Not only are the corporations leaving, American citizens are, too. In both cases, it is taxes that are driving them away.
The Treasury Department announced this week that 1,001 Americans renounced their citizenship in the first quarter of this year. That’s more than the total renouncements in 2012 and about one third of the renouncements in 2013. So far 2014 is on track to be another record year.
According to international taxA tax is a mandatory payment or charge collected by local, state, and national governments from individuals or businesses to cover the costs of general government services, goods, and activities. attorney Andrew Mitchel, there are three main causes:
1. Increased awareness of the obligation to file U.S. tax returns by U.S. citizens and U.S. tax residents living outside the U.S.;
2. The ever-increasing burden of complying with U.S. tax laws; and
3. The fear generated by the potentially bankrupting penalties for failure to file U.S. tax returns when an individual holds substantial non-U.S. assets.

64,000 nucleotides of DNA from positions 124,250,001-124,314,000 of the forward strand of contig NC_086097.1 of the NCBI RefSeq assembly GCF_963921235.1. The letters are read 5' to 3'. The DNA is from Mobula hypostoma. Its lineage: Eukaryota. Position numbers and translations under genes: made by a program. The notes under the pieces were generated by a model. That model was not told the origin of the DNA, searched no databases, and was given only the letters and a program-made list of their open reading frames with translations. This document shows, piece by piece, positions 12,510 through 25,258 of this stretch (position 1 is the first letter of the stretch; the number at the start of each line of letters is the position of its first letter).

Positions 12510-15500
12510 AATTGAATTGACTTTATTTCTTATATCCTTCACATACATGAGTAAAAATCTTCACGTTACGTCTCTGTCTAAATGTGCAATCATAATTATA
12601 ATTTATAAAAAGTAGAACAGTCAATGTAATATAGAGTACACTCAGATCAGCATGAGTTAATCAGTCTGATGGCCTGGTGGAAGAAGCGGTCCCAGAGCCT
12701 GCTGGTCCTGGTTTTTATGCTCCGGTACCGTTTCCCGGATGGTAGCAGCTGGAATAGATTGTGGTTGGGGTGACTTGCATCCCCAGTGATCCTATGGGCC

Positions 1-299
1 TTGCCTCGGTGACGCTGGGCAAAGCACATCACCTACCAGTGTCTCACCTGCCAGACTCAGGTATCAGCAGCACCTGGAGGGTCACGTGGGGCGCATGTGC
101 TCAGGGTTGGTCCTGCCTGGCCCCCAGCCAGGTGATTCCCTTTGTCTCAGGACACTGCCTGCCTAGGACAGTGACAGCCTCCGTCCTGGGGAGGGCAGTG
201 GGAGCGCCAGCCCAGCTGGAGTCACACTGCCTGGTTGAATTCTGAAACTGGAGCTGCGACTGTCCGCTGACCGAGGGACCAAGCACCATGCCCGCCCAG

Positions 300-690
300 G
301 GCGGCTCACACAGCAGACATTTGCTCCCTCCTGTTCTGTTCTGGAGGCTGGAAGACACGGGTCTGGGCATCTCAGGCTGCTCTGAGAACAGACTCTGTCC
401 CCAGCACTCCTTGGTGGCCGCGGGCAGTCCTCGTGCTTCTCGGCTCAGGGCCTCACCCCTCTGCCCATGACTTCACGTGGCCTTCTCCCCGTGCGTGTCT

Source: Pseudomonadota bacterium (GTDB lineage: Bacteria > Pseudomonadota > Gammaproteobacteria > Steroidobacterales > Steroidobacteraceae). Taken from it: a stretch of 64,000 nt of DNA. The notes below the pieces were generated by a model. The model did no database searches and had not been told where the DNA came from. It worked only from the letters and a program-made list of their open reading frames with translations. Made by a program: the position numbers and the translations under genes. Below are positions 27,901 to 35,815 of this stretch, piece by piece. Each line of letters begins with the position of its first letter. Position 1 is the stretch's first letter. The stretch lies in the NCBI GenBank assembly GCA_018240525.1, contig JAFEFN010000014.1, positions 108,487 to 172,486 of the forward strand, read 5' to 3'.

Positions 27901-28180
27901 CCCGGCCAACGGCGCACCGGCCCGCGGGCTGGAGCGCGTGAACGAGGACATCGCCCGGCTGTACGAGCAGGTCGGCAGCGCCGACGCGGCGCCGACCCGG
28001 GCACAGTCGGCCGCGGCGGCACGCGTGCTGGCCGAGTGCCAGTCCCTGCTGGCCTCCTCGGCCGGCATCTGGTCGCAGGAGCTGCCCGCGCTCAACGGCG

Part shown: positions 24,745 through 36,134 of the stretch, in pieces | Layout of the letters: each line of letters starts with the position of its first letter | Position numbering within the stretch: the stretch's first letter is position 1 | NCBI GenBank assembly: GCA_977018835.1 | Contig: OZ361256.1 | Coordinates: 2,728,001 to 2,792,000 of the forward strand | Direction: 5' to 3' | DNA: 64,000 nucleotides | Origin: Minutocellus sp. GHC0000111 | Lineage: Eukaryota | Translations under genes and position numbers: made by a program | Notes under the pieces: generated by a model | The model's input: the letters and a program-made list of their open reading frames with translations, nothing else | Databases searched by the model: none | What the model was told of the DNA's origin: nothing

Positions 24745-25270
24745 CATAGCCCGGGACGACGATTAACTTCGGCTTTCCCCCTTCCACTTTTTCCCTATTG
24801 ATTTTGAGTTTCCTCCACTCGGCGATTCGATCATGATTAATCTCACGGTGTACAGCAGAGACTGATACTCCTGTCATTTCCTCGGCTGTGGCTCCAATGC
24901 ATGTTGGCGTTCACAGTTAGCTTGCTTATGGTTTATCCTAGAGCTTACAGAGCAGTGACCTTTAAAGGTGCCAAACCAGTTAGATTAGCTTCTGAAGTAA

As Andrew notes,
The U.S. is almost the only country in the world that requires its citizens that live permanently in another country to continue to file tax returns and pay taxes in the country of citizenship. Most people, especially those living abroad, are unaware of the unique way in which the U.S. taxes its citizens and long-term residents. Many believe that income earned from foreign sources is not subject to U.S. tax, and that while residing overseas there is no need to file U.S. tax returns. This is not an unreasonable belief, considering that most countries in the world operate in that way.
Regarding penalties for not filing:
Although each form carries its own penalty, the “standard” penalty for failing to file many of the forms is $10,000. That is, the $10,000 penalty applies per year and per form. If an individual should have been filing 3 of the disclosure forms for the past 6 years, the penalties could be $180,000 or more (10,000 X 3 X 6). Potential penalties of this magnitude are quite common, even for individuals of modest means.
Of course, the “elephant in the room” penalty is for intentionally failing to file the FBAR (Report of Foreign Bank and Financial Accounts — now FinCEN Form 114). The monetary penalty for a willful failure to file this form is the greater of $100,000 or 50% of the account balance at the time of the violation. For example, say an individual has retired overseas and has accumulated a life savings of $1,000,000 that has been deposited in a foreign bank account. If that individual intentionally does not file the FBAR for 4 years, the penalty would be $2,000,000 (twice the amount of the cash in the bank).
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